Distressed and apprehensive, I could not comprehend then that my aggressive and destructive behaviour, particularly towards Mother, was an unconscious response to years of psychological abuse and physical punishment inflicted upon me.

I remained in the yard with the hens and ducks for many hours. I contemplated what a fortunate life the poultry enjoyed, not having a mother who openly hated or mistreated them.

I recalled then, one time three years earlier, when Mother almost killed me.

For mysterious reasons, there were days when Mother was so irritable and unapproachable, she could not even tolerate seeing me and my two younger sisters, Rasmille and Mima, playing around the house or making any noise. When we did, she would shout at us to stop. She also got easily infuriated and started big fights with Father.

That day, as I was playing with Rasmille and Mima in the bedroom behind the store, Mother shouted from the living room for us to stop the noise. I continued playing, ignoring Mother’s demand. I did not hear her coming down the hall, but when she walked inside the bedroom I saw the black nylon chancleta, sandal, she clutched in her hand and knew what that meant.

As I sat on the barrel reminiscing about that day, I could still feel the sting of the last slap from the chancleta on my back. She had chased me around the family room invoking the usual wicked prayer “Inagsek ala umrik!” and adding “Inshallah bit mootee! — I hope you die!” It was difficult for her to run with one shoe on, so she paused and threw the chancleta down, slid her foot in it and started running after me again. When she got hold of me near the entrance to the kitchen, she threw me onto the floor and started kicking me.

“No! Stop!” I screamed. “I will not do it again!”

Thinking about that incident, it is possible that at that specific moment, Mother was reliving the events of the night her father found her hiding in the potato sack and kicked her until her ribs almost broke. Maybe her inability to face her father then and her repressed resentment were being channeled against me as a way of retribution. But even then, this behaviour could not be justifiable.

No matter the reason, lying on my right side on the floor, I was practically being kicked to death! Mother’s foot, chancleta on, then landed on my fragile neck. It was then that I felt I was choking under the heavy pressure of her foot.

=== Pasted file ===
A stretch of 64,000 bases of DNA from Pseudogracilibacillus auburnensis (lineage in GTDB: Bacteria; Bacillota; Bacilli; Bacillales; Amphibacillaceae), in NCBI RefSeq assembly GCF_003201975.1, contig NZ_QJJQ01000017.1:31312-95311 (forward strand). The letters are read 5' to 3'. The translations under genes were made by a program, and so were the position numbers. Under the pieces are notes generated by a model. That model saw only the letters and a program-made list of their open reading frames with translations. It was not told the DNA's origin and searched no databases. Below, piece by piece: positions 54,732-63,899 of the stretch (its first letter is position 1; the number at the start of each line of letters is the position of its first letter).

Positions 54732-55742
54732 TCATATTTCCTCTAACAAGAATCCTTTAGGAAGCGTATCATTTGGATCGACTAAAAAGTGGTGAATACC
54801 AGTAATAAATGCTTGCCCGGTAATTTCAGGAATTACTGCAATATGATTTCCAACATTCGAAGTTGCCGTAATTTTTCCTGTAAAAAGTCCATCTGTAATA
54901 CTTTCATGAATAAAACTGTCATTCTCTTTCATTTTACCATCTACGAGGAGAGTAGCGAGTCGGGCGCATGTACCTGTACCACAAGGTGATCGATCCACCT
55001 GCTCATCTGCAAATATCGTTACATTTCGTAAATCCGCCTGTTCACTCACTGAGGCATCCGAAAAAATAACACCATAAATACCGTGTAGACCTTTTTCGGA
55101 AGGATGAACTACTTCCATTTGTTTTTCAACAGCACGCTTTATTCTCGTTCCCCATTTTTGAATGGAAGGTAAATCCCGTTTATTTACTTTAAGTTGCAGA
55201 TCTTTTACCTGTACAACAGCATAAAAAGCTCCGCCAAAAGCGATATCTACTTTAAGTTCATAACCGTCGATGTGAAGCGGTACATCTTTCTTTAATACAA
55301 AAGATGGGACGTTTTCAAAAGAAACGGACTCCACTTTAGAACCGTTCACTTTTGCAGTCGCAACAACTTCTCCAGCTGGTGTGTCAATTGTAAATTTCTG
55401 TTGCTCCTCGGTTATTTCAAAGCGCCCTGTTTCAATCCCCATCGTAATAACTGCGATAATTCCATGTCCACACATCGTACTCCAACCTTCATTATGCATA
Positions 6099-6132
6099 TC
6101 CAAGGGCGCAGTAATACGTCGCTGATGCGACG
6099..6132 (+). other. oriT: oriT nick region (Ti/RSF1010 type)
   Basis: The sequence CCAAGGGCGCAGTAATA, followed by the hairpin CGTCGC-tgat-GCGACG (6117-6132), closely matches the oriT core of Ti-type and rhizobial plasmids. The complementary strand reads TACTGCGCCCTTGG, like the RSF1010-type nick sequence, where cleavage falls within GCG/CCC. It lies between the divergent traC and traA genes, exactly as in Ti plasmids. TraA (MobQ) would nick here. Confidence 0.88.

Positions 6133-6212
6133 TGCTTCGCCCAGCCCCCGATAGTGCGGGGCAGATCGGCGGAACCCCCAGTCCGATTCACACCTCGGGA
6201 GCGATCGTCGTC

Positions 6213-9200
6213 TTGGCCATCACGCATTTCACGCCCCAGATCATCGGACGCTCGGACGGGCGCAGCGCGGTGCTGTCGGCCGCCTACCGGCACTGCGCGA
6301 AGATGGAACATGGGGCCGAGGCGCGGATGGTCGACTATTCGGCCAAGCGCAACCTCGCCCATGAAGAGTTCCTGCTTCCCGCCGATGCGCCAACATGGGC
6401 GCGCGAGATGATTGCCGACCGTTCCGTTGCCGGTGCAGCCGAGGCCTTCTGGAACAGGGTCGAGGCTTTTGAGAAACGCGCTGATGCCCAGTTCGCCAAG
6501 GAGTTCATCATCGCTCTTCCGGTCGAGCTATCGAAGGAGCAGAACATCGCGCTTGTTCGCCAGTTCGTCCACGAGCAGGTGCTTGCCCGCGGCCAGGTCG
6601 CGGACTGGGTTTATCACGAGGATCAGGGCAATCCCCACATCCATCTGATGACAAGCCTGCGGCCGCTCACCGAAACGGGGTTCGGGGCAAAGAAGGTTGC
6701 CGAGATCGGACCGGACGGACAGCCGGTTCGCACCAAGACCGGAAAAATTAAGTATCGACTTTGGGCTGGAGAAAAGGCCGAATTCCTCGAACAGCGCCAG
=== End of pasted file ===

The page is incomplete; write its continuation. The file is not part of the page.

Mootee! Mootee!” she was shouting while I was slowly being strangled.

I could feel the blood vessels on my forehead and temple begin to bulge. I thought I saw a black devil hovering above me as the chancleta kept me nailed to the floor. The more I resisted, the more I lost the capacity to breathe. I was immobilized under the weight of Mother’s hatred.

The crowing of the rooster brought me back from the terrifying memory.

I looked around me and took a deep breath in relief, realizing I was still alone, surrounded by the poultry. I closed my eyes for a second and remembered how Father, who had been alerted by the commotion, came to my rescue. He had come rushing from the store to find Mother choking me. He pushed her aside, reached down to pick me up in his arms and placed me on the couch almost unconscious.

“How could you do such a thing?!” I heard him yell.

As always, they ended up in a huge fight. Father retreated to the store, and Mother disappeared inside the kitchen, crying, while I lay on the sofa, gathering my breath.

That was the first time my father saved me from my mother’s infernal tentacles.

I stayed in the open-air shelter until the panic created by that awful memory faded, the sun plunged onto the horizon and the ducks went inside the barrel.

I then slowly walked back into the house and to the girls’ bedroom, trying to avoid Mother, who by then had completely calmed down and was preparing dinner in the kitchen. I sank into the hammock hanging in the middle of the bedroom and fell asleep.

Copyright © 2020 by Montaha Hidefi